Here's another way to think about equity. JIS has a long track record in meeting the needs of ESOL students and all that that implies in the way of human, financial, and material resources. On the other hand, it moved from a "discrepancy" to an "inclusive" learning support model just 3 years ago. It therefore seems likely that there is a comparative shortage of resources in place to meet the needs of kids with mild learning and neurological differences. In fact, the move to adopt DI as a focus of professional development was a direct response to a Student Support needs assessment conducted with the help of an external expert.

About the quality of learning support services, all I can say is, I've talked to many unhappy parents. Maybe you have been "lucky," anonymous, and if so, count your blessings. It may also be the case that you are basing your evaluation of support services on the experiences of primary school kids. Some expert sources have indicated that the secondary schools are far less successful in meeting the needs of special-needs students.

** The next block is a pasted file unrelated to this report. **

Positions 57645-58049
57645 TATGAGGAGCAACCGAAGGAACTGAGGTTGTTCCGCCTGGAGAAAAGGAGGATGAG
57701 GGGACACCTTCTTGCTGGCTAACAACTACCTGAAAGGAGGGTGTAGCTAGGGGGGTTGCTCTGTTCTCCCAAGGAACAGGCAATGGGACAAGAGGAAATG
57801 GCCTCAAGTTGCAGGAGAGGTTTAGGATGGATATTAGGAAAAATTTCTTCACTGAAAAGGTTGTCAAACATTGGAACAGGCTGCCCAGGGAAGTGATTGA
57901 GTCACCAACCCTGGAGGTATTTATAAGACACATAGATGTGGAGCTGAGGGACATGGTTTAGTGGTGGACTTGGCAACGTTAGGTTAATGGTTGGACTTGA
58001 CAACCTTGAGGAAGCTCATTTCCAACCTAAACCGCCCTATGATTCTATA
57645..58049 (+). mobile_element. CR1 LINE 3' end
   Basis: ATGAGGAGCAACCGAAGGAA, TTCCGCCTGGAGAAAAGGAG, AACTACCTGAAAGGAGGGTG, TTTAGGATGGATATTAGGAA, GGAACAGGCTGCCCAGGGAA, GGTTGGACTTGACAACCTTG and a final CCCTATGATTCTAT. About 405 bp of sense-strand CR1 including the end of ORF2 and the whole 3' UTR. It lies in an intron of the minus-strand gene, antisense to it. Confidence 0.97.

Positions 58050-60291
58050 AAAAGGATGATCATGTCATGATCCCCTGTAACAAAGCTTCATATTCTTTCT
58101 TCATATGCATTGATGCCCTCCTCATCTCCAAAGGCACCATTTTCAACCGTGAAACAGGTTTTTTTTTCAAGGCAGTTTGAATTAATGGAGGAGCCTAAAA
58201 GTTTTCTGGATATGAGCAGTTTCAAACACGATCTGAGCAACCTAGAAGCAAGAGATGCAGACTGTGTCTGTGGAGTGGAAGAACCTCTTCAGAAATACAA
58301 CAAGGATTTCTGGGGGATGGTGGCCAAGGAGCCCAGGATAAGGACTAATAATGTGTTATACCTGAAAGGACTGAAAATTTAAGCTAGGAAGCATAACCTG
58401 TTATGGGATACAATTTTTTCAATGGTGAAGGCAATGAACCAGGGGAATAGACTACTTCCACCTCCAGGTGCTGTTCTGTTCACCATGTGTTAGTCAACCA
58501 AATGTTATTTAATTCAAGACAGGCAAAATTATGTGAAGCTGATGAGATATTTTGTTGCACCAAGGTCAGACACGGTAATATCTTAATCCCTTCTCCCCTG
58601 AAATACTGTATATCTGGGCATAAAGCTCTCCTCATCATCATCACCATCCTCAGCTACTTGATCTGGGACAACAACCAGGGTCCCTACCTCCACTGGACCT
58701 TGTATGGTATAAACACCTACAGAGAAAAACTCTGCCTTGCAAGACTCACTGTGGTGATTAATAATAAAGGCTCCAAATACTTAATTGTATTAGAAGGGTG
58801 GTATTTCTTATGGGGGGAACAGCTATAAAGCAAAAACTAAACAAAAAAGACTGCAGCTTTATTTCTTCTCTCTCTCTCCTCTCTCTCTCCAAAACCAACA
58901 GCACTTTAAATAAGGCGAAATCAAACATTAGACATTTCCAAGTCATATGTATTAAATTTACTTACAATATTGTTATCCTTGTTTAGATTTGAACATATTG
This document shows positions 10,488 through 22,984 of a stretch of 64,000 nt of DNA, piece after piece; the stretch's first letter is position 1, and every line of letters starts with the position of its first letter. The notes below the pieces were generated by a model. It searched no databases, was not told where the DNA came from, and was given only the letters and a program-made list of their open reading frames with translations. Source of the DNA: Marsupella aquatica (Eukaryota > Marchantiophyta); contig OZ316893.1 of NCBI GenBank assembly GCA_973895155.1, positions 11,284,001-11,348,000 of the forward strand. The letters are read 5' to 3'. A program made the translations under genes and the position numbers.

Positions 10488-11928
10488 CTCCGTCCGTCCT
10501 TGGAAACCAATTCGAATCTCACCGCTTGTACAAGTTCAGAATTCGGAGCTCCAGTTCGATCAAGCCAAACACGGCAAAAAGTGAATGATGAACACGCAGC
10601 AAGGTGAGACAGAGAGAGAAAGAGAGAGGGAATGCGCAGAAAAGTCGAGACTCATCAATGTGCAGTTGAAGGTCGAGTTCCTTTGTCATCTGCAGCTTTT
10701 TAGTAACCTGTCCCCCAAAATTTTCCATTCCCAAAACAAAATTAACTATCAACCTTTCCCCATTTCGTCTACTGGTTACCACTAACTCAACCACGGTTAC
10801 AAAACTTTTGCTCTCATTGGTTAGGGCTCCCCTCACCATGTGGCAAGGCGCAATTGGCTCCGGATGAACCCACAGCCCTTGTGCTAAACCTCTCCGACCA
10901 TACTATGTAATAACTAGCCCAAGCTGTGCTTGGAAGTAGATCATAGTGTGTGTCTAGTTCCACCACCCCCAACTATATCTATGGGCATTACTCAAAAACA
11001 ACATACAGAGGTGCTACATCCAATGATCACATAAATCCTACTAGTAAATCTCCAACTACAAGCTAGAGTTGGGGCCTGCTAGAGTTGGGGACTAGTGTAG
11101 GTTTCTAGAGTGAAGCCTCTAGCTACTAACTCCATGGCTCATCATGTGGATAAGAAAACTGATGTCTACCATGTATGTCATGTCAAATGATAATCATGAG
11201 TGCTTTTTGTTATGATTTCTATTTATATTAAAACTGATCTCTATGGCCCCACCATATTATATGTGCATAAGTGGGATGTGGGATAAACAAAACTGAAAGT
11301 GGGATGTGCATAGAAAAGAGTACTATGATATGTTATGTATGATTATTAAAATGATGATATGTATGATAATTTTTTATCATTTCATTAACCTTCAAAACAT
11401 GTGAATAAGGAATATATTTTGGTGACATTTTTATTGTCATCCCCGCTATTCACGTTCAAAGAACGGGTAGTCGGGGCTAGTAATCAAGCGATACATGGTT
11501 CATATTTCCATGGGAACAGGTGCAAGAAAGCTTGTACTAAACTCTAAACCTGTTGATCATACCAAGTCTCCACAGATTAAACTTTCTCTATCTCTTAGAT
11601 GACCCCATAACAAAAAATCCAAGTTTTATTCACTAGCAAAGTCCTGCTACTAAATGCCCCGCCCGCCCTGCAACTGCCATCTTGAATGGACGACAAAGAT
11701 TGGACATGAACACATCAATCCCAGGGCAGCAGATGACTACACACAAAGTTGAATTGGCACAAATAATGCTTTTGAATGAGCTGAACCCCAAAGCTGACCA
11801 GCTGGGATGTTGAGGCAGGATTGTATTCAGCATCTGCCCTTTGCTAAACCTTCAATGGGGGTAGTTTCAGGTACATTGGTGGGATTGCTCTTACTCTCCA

Across all levels, parents I've spoken to have mentioned implementation of Individual Educational Plans as an area that needs improvemnt. The logical conclusion? Some classroom teachers may need additional training and support to follow through on IEPs. So, we're back to professional development. There may also be a need to strengthen structures of accountability where implementation of IEPs is concerned.

Needless to say, I welcome more thoughts on this topic.